Does God Really Get Angry?

Now the LORD was angry with Solomon because his heart was turned away from the LORD, the God of Israel, who had appeared to him twice, and had commanded him concerning this thing, that he should not go after other gods; but he did not observe what the LORD had commanded.
 – 1 Kings 11:9-10 (NAS)

Now the LORD was angry with me on your account, and swore that I should not cross the Jordan, and that I should not enter the good land which the LORD your God is giving you as an inheritance.
– Deuteronomy. 4:21 (NAS)

The Bible does tell us that God gets angry (Numbers 16:22, 22:22; Deuteronomy 4:21; 1 Kings 11:9; 1 Kings 11:9; 2 Chron. 28:9; Psalm 60:1; 80:4: Ecclesiastes 5:6). This is obviously an anthropomorphic statement (in biblical narrative anthropomorphism is describing God with human actions or feelings) that helps us understand how God is relating to and interacting with us as human beings. The reason it has value is that while God is so transcendent it is impossible to relate to Him, God has created us in His image. He has given us the capacity to relate to Him once He has revealed Himself to us. God has done so by having the writers of divine Scripture use (anthropomorphic) statements so we understand how God relates to us and the activity of our lives.

The word angry, when referencing God’s anger is described in a couple of ways: first, anger is described as “a nostril, nose, face, or anger”. The idea here is that we know when a human being is angry because it shows on their face. The way a person glares at someone by squeezing their eyelids, gritting their teeth, wrinkling their nose – you can tell they are upset. This is the way the writers describe God anger. Secondly, anger has the idea of “to burn or be kindled with anger,” which has a more emotional description (maybe) because it uses our internal feelings to help us understand how God feels about such things like sin and evil.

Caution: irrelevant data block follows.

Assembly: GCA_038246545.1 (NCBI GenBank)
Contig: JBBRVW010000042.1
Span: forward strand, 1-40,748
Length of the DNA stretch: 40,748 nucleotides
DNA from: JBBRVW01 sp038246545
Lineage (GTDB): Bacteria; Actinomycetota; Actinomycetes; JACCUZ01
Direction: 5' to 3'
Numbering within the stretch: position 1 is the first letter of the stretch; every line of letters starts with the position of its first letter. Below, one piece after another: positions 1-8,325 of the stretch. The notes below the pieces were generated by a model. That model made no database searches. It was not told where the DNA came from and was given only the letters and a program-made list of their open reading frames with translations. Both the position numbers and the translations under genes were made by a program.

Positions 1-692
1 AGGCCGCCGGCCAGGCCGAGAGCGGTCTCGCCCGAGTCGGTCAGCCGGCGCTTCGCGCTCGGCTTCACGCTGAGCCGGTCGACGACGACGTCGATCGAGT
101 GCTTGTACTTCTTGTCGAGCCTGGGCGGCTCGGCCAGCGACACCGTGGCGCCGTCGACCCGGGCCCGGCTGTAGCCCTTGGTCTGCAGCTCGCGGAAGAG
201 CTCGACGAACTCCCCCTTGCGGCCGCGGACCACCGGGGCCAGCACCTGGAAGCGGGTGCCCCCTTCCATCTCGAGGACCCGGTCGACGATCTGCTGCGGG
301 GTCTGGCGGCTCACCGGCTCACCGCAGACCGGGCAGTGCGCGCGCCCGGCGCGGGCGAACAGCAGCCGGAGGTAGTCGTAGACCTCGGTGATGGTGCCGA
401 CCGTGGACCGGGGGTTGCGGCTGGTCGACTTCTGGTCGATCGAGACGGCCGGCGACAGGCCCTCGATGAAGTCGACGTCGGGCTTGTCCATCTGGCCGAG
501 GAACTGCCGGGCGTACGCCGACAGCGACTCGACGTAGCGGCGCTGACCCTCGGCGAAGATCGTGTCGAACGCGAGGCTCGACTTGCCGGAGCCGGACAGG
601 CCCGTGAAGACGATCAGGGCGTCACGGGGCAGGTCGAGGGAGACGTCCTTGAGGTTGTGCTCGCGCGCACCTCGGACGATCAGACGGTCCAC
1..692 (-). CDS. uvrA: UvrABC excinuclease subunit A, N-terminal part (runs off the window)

The struggle with anthropomorphisms is that while we as humans typically lose control and lash out at people when we are angry, God does not act in the same as we do. God does not “lose control” and lash out at people so anthropomorphisms have limitation. He will judge, punish or discipline those who sin or do evil. When you think about it this is both necessary and appropriate even though our first impulse would be to say God is out of line. If God is holy, perfect and pure then sin ought to make Him angry; evil should make Him angry: abuse should make God angry. How can God be just if He is indifferent to and apathetic towards true evil and wrongdoing? It is not hard for us to accept that God is angry with those who really do evil things, but as the verses above indicate, God can and will be angry with His own people when they sin and do wrong too.

Now the problem is that an angry God is not the same thing as a God who becomes angry. God is not defined by anger but there are times He may become angry. If we fail to understand that it is appropriate for God to be angry with sin, moral evil, injustice, hatred, selfishness, envy and such, then we are in danger of creating a “straw-man” argument about an unloving God and creating a caricature of God that is not God. For example: If I see you get angry over an injustice but extrapolate that experience to suggest that you are an angry person, you might have something to say about it… you might even be angry with me for suggesting such a thing. In your mind your anger is totally appropriate for that situation but it is totally untrue to define you as an angry person. Getting angry at times does not mean anger defines your character. One could suggest that our world is so polluted with sin and evil that God must be angry all the time… another day perhaps…

It is no wonder that even the idea of God being angry does not mesh really well with our North American Christianity nor a “tolerant” culture. If God actually loves us then shouldn’t He just forgive our sin; the most popular reason – How can a God of love punish people for having problems? But we prejudice the process. If we see a flaw in others we usually relate it to a character issue. When people see a flaw in us we usually justify it as circumstantial (1 Cor. 4:3-5). God is the ONLY one who can discern the true, intimate nuances of things hidden in our heart (1 Corinthians 4:5; Hebrews 4:12-3).

Brad Little